At present, more rap stars have been killed than abortionists. I was sitting on an airport shuttle bus when I overheard two men in their thirties discussing the second murder of a rap singer. “People need to see that this isn’t just about music,” one said. I think I know what he means. Taste never … Read more

The Box Score Nears Extinction

  Over the past few months, my MLB Nighttime Viewing Program of Choice has slowly migrated from ESPN’s “Baseball Tonight” (my favorite sports segment for many, many years) to the upstart MLB Network’s “MLB Tonight.” Part of this migratory process is directly attributable to the “live-look-ins” and significantly greater amounts of “live baseball” MLB Tonight includes … Read more

King of the Closers

Every year, as the country works its way through the Dog Days of Summer, I find my attention drawn more and more inextricably to baseball. Perhaps it’s because early July is about the time the races really become interesting, or perhaps it’s connected to the weather. Maybe it’s just a fortuitous combination of an increased level of daylight in the summer evenings … Read more

The Galarraga affair: a conservative’s dilemma

So MLB commish Bud Selig isn’t going to overturn that call and give Armando Galarraga his perfect game. What do we think of this decision? Sports media opinions are varied, both from pundits and fans. Me? As a baseball fan, political conservative, and reflexive traditionalist… I’m torn right down the middle. Conservative arguments in favor … Read more

“A terrible story that just keeps getting better and better.”

Gallons and gallons of ink (both real and electronic) have been spilled in the aftermath of last night’s Detroit-Cleveland baseball game, and the botched call that ruined Armando Galarraga’s shot at the 21st perfect game in baseball history. Emotions are running high, to say the least. Countless commentators — everyone from former players to former umpires to politicians — have … Read more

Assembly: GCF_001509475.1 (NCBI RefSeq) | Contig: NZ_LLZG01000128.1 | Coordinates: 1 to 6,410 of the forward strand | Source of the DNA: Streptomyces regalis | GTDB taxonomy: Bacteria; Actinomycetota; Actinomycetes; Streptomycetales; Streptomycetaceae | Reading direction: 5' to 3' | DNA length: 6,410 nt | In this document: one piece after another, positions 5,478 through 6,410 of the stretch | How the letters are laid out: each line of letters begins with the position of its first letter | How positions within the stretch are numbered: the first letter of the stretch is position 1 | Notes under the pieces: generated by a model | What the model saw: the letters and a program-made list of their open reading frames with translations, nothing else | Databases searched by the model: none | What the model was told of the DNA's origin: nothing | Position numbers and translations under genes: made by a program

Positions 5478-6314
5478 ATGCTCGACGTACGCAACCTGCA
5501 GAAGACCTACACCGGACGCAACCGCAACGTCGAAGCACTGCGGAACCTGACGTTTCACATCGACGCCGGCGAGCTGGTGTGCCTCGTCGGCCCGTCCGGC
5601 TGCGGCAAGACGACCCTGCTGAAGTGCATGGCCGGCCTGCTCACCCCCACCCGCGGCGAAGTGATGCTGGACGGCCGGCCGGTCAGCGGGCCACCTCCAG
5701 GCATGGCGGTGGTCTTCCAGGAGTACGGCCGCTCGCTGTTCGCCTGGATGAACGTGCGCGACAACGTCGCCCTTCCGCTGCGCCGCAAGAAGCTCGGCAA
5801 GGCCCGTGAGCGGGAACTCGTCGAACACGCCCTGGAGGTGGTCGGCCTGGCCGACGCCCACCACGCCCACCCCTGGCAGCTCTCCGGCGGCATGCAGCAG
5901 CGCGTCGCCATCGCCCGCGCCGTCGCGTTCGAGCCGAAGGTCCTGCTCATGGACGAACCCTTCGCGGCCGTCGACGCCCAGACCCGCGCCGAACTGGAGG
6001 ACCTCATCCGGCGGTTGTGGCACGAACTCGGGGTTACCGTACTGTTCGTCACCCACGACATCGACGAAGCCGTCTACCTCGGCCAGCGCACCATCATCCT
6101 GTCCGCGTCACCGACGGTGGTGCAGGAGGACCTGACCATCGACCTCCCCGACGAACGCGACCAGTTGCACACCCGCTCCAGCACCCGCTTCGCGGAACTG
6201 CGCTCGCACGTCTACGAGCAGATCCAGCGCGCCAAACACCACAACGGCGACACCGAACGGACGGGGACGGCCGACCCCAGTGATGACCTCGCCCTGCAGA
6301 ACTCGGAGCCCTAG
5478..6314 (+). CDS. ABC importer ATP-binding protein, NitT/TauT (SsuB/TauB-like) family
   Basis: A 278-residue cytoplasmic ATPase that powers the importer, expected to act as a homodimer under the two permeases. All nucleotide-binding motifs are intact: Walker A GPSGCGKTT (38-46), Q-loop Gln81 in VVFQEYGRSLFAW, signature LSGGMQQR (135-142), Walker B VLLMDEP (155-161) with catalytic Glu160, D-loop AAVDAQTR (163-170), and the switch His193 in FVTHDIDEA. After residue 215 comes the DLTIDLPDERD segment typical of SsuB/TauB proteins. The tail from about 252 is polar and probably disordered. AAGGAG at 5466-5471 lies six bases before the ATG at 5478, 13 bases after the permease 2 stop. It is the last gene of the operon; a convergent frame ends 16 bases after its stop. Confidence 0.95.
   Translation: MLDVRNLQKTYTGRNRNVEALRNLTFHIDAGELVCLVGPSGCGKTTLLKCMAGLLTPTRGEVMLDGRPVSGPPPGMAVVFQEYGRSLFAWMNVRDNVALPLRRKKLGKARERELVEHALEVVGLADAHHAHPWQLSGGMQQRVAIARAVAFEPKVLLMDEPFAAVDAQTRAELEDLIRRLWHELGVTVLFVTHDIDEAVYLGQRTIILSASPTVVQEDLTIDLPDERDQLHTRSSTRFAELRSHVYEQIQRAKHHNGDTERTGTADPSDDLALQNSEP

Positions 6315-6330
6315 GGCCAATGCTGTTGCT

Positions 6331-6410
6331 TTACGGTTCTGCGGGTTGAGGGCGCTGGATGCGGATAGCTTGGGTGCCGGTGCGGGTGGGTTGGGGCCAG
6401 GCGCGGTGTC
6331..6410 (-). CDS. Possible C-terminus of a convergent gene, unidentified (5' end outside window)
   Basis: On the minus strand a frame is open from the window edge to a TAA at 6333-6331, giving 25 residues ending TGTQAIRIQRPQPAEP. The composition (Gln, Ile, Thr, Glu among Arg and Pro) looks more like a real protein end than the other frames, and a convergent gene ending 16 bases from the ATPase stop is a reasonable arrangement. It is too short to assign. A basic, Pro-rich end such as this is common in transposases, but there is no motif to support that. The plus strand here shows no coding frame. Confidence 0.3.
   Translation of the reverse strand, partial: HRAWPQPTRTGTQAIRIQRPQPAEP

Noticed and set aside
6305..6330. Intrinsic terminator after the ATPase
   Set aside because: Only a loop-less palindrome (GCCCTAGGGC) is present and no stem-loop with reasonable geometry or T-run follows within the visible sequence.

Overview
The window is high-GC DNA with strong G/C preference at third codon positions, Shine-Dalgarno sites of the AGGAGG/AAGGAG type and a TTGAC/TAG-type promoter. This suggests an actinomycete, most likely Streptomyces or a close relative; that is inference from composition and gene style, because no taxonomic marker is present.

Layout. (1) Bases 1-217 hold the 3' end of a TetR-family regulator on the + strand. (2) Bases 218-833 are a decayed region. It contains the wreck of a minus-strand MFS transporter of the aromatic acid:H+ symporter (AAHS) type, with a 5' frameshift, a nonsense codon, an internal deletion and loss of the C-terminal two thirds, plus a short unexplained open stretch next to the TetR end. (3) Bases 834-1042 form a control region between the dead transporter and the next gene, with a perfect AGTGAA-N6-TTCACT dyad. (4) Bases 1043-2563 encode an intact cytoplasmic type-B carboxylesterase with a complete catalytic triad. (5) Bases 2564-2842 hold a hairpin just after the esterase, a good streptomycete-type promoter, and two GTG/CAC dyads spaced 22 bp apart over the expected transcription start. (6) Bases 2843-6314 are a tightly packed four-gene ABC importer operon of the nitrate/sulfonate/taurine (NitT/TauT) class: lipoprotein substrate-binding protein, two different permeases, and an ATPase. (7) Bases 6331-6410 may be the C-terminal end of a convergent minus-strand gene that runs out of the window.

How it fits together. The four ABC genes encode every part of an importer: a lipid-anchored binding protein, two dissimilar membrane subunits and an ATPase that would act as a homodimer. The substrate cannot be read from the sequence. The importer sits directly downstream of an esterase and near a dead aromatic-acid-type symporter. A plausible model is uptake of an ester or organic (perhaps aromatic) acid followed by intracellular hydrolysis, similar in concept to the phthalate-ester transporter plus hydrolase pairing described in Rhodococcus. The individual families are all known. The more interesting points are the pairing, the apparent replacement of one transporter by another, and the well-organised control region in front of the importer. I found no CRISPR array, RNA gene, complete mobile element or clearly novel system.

The Grunt Work of Grace

When my husband told me that he had hired a recovering drug addict to do some carpentry work in the house this past week, I wasn’t sure what to expect. The man needed work, my husband explained, he came highly recommended by a close friend, and he could get the job done as quickly as … Read more

The equipment bag goes in my trunk

Spring means baseball, and spring plus kids means Little League. And since I’m the kind of guy who presses down with his feet to counteract airplane turbulence, for me spring plus kids means coaching Little League. It’s now my fourth child going through the system, and the sixth or so bunch of kids I have … Read more

The Changing Language of Baseball

One of the things that has always fascinated me about baseball is the way it somehow manages to be ever-constant, yet also ever-changing. The general parameters of the game remain the same, so if I happened to stumble across ESPN Classic’s rebroadcast of Don Larsen’s shining moment, its connection to Mark Buehrle’s moment last year would be immediately recognizable. Yet … Read more

One Little Thing at a Time

My life is ridiculous. Do I need to tell you this, or can you reach that conclusion all on your own when I tell you that I am a homeschooling mother of eight who also works from home? Some days, the different roles I play meld seamlessly together. “Of course I can do this!” I … Read more